A Los Angelista PSA: Hey Clueless Folks, Black People DO Wear Sunblock

Greetings from your resident Dispeller of Myths About Black Folks. No. That's not me in the photo above. That's the Tanning Mom.

We've previously tackled the idea that black women are afraid of water and our hair is difficult. Now on to today's topic. Drumroll, please: 

Black people and Sunscreen

I'm very low maintenance when it comes to skin care but there's one product I can't live without: sun. I'm pretty paranoid about skin cancer. Also, in case you haven't heard, too much time in the sun causes WRINKLES.

I've used sunscreen religiouly since I spent the summer of '98 in Houston and got a pretty bad sunburn. I don't need scientists to tell me that the ozone layer is M.I.A. because although I slather on tons of sunscreen, I still have a year-round tan and have gotten freckles since moving here.

Anyway, bright and early Wednesday morning I headed to CVS to snag some over-the-counter allergy meds. I'd forgotten to take mine before I left the house and didn't want to spend my day rubbing my eyes. 

En route to the medicine section, I managed to cruise past the makeup section. Perhaps a cute shade of lipstick would be on sale--a girl can never have too many lipsticks, right? 

And so there I was, casing the Revlon display, when another customer--a white woman who looked to be in her 30s and was also checking out the Revlon--decided to pay me the compliment women around the globe swoon over. Don't believe me? Google "clear pores".

"You have such beautiful skin," she said. "What do you use on it?"

I was ALL smiles. Beautiful skin? Wow. My night sleeping in a chair in my living room with my laptop on my lap wasn't showing AT ALL! Score!

"That's so nice of you to say," I replied, before I divulged my not-so-secret beauty secret. "I'm just a fanatical sunblock user."

The woman blinked at me. Then blinked again. I could see confusion flitting across her face. "Oh," she said. "Black people wear sunscreen? I didn't know that."

Her tone was highly skeptical, like because she didn't know that black folks wear sunblock, it must not be true.  

"Yep, and we can get a sunburn and get skin cancer, too," I said, sticking the lipsticks back on the shelf. "Have a good one,"  I said with a smile.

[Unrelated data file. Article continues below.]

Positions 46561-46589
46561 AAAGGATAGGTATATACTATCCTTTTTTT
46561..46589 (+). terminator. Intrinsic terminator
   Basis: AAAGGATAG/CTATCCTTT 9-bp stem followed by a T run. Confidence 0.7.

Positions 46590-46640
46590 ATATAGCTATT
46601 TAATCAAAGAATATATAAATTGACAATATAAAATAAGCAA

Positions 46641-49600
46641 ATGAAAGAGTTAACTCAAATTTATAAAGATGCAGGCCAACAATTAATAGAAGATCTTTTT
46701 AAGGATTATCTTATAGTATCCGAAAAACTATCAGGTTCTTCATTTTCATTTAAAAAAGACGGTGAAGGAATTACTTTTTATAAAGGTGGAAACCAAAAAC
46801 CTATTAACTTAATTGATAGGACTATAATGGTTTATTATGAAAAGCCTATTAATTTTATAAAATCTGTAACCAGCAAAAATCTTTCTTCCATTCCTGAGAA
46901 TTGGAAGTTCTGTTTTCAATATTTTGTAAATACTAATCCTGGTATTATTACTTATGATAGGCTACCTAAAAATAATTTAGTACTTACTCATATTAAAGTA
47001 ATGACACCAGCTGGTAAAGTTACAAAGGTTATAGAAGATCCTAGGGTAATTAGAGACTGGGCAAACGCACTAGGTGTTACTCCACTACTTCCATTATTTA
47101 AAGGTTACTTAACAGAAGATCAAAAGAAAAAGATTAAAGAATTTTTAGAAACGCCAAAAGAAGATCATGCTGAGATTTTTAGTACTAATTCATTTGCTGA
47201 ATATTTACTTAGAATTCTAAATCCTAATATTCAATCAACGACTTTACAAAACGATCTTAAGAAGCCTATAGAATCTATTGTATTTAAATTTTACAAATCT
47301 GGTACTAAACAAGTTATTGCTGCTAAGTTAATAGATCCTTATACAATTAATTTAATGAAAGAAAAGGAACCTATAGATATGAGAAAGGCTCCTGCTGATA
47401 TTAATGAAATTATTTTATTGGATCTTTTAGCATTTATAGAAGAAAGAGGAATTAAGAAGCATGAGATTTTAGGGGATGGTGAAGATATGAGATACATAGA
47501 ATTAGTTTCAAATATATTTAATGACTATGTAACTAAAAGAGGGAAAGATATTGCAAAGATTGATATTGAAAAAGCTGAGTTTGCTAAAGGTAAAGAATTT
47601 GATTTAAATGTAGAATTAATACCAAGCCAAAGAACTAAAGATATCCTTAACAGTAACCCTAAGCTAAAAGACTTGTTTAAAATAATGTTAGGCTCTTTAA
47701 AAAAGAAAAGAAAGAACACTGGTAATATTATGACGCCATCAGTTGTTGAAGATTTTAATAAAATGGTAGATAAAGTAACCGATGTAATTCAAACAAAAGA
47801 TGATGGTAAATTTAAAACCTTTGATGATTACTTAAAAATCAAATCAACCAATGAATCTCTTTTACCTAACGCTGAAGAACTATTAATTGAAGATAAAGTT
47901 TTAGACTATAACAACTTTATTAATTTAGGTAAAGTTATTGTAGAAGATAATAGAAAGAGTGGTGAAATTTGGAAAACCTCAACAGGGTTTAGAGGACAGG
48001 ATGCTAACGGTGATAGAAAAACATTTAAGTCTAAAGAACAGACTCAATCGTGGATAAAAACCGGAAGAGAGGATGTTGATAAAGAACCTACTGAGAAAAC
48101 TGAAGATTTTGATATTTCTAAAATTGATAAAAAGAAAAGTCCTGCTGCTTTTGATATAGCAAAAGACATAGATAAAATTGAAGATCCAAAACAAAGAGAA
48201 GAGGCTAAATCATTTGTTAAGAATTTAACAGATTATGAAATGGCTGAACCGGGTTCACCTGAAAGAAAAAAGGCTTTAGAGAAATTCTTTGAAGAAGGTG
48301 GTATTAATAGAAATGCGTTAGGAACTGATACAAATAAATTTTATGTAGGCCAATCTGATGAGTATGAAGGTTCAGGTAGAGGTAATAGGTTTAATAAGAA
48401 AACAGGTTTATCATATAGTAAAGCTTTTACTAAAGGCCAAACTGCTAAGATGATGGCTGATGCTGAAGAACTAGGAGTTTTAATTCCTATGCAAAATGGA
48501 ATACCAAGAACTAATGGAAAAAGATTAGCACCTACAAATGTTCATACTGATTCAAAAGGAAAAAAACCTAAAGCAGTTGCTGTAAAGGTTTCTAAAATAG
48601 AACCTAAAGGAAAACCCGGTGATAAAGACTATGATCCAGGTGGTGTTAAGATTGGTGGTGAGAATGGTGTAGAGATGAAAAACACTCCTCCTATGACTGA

Here's a little tidbit of FACT for you all:  Black folks "are more likely to die from melanoma—the deadliest form of skin cancer—than are whites." No, not all black people use sunblock, just as all white people don't lay out trying to get a tan. However, those of us who don't regularly use sunblock--whatever our racial/ethnic background--need to get on it because the melanin we have only takes us so far. 

That said, what in the #*(^@#^ kind of response is that? How foolish would I look if I said, "You don't like to lay out? I thought all white people like to lay out and bake in the sun?"

Here's a piece of advice: Do not let the phrase "I didn't know [insert race/ethnicity of choice] do/think/eat/say/believe ANYTHING.

Now excuse me while I go slather some more sunblock on myself. I have cancer and wrinkles to prevent.


I was so amused reading your blog today because just yesterday I had a similar conversation with my workmates, "Do you burn? Do you get darker or lighter? You use sunscreen?!"...one of them is Sudanese and despite growing up in Australia she has NEVER used sunscreen and was under some illusion that skin cancer only happens to white people! I had to let her know that being so dark would make it even harder for any skin cancer to be detected because any moles would be harder to see, plus I got her to google a few facts...hopefully I have convinced her to start the slip, slop slap and carry a hat routine.
Lola Gets said…
You should also mention your diet, as Im sure it plays a role in keeping your youthful looks.

I also use sunscreen everyday and its gotten so bad I have to layer sunscreen products or else Ill get burned. Many members of my family are considerably darker than I, and I make sure they put on sunscreen whenever we're out in the sun. They try to get out of it, citing their skin color, but as you said, melanin doesnt fully protect one from skin damage and cancer.

But yeah, white folks, black folks suffer from the same skin afflictions as yall, we just look better whilst going through it, lol.
Phyllis said…
Thought I'd share a humorous sunscreen anecdote. I'm white and use SPF 30 daily (well, everywhere except on the Oregon coast). A few years ago I was driving in Phoenix with a friend who's black. It was 110 degrees and I thought I'd sunscreened every exposed place on my body, but when I stepped out of the car and felt the rays scorching the tops of my feet between my sandal straps, I realized I missed some spots. "Darn!" I said, "I forgot to put sunscreen on my feet." My friend looked at me in astonishment. "White people have to put sunscreen on their FEET??!!" When I said "Yes, at least in Arizona" she responded - just barely loud enough for me to hear, what with all her laughter - "So much for white privilege!"
nick said…
How mindless can people be? I mean, why wouldn't black people wear sunscreen? And why would being black protect you against the sun? Totally irrational assumptions based on some stupid anecdote they've heard somewhere....

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